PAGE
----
Pubdate: Tue, 12 Nov 2013
Source: Salt Lake Tribune (UT)
Copyright: 2013 The Salt Lake Tribune


It is obvious that Utahns should be allowed access to a 
marijuana-derived medicine to limit epileptic seizures. One need only 
hear the stories about heroic parents to know this is not about 
dodging drug laws.

That is not to say the science has been proven. It's simply that the 
science should be allowed to go forward, including in Utah. While 
some of the medical marijuana industry may indeed be a smokescreen 
for access to recreational pot, it is impossible to dismiss the real 
research that has produced promising results. This past weekend Salt 
Lake Tribune reporter Kirsten Stewart detailed results on children in 
Colorado whose seizures have not been controlled by more widely 
prescribed pharmaceuticals. And while there is evidence of success in 
many young patients, there has been no evidence of harm.

The research focuses on cannabis-derived products that are higher in 
cannabidiol, which helps control seizures and pain, and lower in 
tetrahydrocannabinol (THC), which produces marijuana's high. We're 
talking about THC levels around the level of hemp rope. This research 
has been limited by the U.S. government's classification of marijuana 
as a Schedule 1 narcotic with no medicinal value. And access to the 
medicine has been limited by the fact that only 20 states have passed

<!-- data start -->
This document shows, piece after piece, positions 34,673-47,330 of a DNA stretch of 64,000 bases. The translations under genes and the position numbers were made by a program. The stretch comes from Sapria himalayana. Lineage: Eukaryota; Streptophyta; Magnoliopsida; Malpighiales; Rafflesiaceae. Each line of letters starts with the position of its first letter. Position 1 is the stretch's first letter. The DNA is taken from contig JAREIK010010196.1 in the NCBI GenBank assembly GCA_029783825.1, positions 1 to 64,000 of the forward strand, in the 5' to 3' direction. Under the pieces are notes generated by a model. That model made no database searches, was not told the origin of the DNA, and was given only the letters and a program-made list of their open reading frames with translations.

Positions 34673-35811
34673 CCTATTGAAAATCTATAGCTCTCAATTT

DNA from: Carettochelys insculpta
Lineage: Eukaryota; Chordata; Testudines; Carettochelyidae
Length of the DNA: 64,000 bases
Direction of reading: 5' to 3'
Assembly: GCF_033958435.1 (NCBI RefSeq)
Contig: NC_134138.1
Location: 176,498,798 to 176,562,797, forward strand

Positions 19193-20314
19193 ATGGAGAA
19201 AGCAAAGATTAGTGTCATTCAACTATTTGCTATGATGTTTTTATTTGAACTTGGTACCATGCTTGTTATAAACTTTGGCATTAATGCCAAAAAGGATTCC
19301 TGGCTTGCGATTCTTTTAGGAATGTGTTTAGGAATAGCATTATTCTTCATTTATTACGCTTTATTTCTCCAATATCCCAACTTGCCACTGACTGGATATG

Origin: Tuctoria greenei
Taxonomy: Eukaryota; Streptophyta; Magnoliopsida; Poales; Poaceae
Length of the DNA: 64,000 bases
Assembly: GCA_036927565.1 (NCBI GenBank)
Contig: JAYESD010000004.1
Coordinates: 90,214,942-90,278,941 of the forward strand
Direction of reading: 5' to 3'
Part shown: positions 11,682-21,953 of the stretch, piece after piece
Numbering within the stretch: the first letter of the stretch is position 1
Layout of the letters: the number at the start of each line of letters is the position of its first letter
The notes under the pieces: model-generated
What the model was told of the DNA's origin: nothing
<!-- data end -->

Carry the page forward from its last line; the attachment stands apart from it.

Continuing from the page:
laws to allow medicinal marijuana use.

This has produced medical "refugees," people who move their families 
in search of cannabis-derived medicine. For a handful of Utah 
families, it raises the prospect of moving to Colorado. Some already 
have done it.

But there is a panel of Utah experts -- the state Controlled 
Substance Advisory Group - that could help keep those families in 
Utah. The group is made up of doctors, police and prosecutors who 
advise lawmakers on what drugs should be legally kept from Utahns. 
Some of those Utah families will make their pitch to the group at its 
meeting Tuesday.

There is a growing body of disciplined, peer-reviewed medicinal 
marijuana research with double-blind studies that meet the standards 
of the U.S. Food and Drug Administration for evaluating drug 
efficacy. Indeed, this research is of a higher quality than much of 
the science used to justify products coming out of the nutritional 
supplement industry, which has resisted more FDA oversight.

The debate over full marijuana legalization is complex. Questions 
abound about whether consumption by minors would increase and whether 
alcohol abuse would decrease, among other possible outcomes. The 
legal and social experiments that referendums in Colorado and 
Washington will provide are well worth watching.

But this isn't about letting the kids have their pot. It's about 
letting sick kids have cannabis-derived medicine in a controlled, 
clinical setting. Don't let reefer madness cloud the thinking.
- ---
MAP posted-by: Jay Bergstrom